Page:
Finally, to compare fastQ_brew to other FASTQ filtering tools, I examined the execution time for some of the most commonly used filtering tools in trimming FASTQ data, and compared their execution speeds to that of fastQ_brew. For all analyses, the same FASTQ file was used, and in each case methods were invoked to trim 8 bases from the left and right sides of every read in the file. The following software were used: fastq_brew ver 1.0.2; Trimmomatic ver 0.36 [9]; NGSQCToolkit ver 2.3.3 [6]; Prinseq ver 0.20.4 [10]; seqtk (https://github.com/lh3/seqtk); Fastxtoolkit ver 0.0.13 (http://hannonlab.cshl.edu/fastx_toolkit/index.html); BBDuk ver 37.22 (http://jgi.doe.gov/data-and-tools/bbtools/bb-tools-user-guide/bbmap-guide/); ngsShoRT ver 2.2 [11]; and Cutadapt ver 1.9.1 (http://journal.embnet.org/index.php/embnetjournal/article/view/200). For some other software tools, this exact invocation was not possible due to limitations on the trimming method. The data from this analysis is presented in Fig. 1d. fastQ_brew compares well with other commonly employed filtering tools. The fastest tool was BBDuk which finished trimming all reads in only 1.532 s, and this was followed very closely by seqtk which completed the task in 1.99 s. By examining across these tools we can obtain some insight into how the execution speeds for fastQ_brew compares with commonly used trimming software. However, it is important to point out that each tool offers many specific adaptations and features that are not reflected in a basic trimming task, and while speed is important when dealing with very large data-sets, other features that include accessibility, documentation, ease of use, as well as applicability of options are equally important.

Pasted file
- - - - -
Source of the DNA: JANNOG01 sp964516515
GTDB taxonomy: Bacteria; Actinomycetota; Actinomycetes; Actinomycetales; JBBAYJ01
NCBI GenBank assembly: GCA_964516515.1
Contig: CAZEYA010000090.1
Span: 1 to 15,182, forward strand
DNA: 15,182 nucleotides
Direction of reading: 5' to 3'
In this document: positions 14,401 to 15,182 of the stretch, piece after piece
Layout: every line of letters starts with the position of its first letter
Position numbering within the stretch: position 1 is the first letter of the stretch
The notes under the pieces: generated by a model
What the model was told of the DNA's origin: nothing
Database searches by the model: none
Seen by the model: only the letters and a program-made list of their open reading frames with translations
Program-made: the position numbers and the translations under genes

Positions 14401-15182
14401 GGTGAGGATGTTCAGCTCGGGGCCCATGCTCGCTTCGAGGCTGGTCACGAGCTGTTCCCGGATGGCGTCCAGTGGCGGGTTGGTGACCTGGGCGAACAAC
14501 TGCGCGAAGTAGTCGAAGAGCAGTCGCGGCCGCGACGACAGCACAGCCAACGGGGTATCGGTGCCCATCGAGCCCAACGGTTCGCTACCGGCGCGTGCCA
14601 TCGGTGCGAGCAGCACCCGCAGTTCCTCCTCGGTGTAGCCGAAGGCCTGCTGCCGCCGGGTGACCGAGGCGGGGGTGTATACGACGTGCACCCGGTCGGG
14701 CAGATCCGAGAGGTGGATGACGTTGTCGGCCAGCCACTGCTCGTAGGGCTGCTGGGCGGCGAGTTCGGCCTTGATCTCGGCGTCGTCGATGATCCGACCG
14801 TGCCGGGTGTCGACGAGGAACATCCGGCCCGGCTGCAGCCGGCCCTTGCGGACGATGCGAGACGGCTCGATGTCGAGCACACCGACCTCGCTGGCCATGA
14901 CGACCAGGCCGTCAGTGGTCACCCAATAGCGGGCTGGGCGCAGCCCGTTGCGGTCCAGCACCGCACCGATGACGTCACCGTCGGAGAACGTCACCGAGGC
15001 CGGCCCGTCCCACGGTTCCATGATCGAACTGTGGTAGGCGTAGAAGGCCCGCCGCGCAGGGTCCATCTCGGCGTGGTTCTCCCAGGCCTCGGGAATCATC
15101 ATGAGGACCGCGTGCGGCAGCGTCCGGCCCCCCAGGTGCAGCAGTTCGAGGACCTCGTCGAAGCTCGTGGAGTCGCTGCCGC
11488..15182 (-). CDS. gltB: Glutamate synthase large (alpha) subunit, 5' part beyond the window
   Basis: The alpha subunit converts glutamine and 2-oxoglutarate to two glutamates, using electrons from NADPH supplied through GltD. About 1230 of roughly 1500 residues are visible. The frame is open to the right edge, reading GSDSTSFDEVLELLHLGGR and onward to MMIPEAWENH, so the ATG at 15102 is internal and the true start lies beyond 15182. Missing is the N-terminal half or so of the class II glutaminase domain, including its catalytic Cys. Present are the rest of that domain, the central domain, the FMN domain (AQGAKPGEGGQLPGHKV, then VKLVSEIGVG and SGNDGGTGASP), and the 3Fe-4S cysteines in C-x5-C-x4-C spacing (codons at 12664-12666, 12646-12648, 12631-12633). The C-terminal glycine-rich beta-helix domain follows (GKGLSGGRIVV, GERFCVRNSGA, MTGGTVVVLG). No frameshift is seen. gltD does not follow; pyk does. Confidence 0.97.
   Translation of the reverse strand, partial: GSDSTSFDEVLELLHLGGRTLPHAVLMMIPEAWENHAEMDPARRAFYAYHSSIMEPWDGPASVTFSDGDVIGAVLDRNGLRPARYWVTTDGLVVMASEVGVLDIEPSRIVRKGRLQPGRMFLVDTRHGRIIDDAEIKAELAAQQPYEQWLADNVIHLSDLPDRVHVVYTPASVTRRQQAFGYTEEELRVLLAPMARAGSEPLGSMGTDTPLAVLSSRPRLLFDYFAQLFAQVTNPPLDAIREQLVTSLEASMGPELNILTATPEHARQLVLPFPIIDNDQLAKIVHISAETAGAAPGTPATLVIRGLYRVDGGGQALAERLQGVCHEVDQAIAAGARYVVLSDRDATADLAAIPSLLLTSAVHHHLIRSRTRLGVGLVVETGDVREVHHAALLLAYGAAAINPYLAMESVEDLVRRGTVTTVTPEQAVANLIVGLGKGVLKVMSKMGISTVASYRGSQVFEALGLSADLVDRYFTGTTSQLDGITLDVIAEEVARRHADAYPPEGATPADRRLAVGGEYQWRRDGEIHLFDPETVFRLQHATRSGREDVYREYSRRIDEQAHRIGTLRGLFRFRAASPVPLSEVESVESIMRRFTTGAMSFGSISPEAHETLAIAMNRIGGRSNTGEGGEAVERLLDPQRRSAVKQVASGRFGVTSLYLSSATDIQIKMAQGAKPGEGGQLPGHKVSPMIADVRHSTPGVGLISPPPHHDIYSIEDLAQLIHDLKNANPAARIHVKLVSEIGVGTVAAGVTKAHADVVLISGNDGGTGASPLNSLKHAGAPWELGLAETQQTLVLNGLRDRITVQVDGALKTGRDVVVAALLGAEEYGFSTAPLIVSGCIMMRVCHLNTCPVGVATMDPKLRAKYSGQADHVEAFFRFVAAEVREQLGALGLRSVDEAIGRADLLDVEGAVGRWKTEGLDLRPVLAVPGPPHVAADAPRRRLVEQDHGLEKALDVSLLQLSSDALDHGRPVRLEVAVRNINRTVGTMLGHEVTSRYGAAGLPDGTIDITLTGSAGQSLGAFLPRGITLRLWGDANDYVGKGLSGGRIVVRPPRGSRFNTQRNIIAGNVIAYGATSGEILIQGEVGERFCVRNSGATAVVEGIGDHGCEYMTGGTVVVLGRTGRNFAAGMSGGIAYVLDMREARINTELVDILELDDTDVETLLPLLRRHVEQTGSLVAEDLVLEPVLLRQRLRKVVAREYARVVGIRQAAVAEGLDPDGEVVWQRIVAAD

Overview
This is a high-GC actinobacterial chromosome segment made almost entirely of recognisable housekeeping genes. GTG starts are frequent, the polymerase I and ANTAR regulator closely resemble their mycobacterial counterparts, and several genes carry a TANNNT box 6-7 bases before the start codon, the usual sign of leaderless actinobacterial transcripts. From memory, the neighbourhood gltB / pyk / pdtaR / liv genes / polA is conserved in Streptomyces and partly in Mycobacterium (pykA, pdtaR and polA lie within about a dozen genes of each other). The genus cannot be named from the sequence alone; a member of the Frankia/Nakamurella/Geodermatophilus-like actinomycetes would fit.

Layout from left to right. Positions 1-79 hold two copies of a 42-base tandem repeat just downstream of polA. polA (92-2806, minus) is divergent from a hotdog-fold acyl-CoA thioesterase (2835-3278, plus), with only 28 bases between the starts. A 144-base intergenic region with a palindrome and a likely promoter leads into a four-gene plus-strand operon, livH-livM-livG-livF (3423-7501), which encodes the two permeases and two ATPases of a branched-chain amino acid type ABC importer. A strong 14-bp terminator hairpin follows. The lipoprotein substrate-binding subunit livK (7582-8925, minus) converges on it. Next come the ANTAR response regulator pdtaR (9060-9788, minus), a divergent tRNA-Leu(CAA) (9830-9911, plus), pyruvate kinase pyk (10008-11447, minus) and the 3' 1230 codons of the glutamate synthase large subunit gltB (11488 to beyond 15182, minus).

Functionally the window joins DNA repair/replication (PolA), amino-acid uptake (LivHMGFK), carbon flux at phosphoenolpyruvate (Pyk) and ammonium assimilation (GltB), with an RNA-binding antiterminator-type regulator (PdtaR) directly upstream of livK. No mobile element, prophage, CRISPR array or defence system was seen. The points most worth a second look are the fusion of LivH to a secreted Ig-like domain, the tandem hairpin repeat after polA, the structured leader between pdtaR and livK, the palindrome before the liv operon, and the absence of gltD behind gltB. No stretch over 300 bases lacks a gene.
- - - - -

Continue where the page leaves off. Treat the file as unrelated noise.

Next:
In summary, I here describe fastQ_brew, a very lightweight Perl package for robust analysis, preprocessing, and manipulation of FASTQ sequence data files. The main advantage of fastQ_brew is its ease of use, as the software does not rely on any modules that are not currently contained within the Perl Core. fastQ_brew is freely available on GitHub at: https://github.com/dohalloran/fastQ_brew.

Declarations

Acknowledgements

I thank members of the O’Halloran lab for critical reading of the manuscript.

Competing interests

The author declares no competing interests.

Availability of data and materials

  • Project name: fastQ_brew.

  • Project home page: https://github.com/dohalloran/fastQ_brew.

  • Operating system(s): Platform independent.

  • Programming language: Perl.

  • Other requirements: none.

  • License: GNU.

  • Any restrictions to use by non-academics: no restrictions or login requirements.

Funding

The George Washington University (GWU) Columbian College of Arts and Sciences, GWU Office of the Vice-President for Research, and the GWU Department of Biological Sciences.

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Authors’ Affiliations

(1)
Institute for Neuroscience, The George Washington University
(2)
Department of Biological Sciences, The George Washington University

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Copyright

© The Author(s) 2017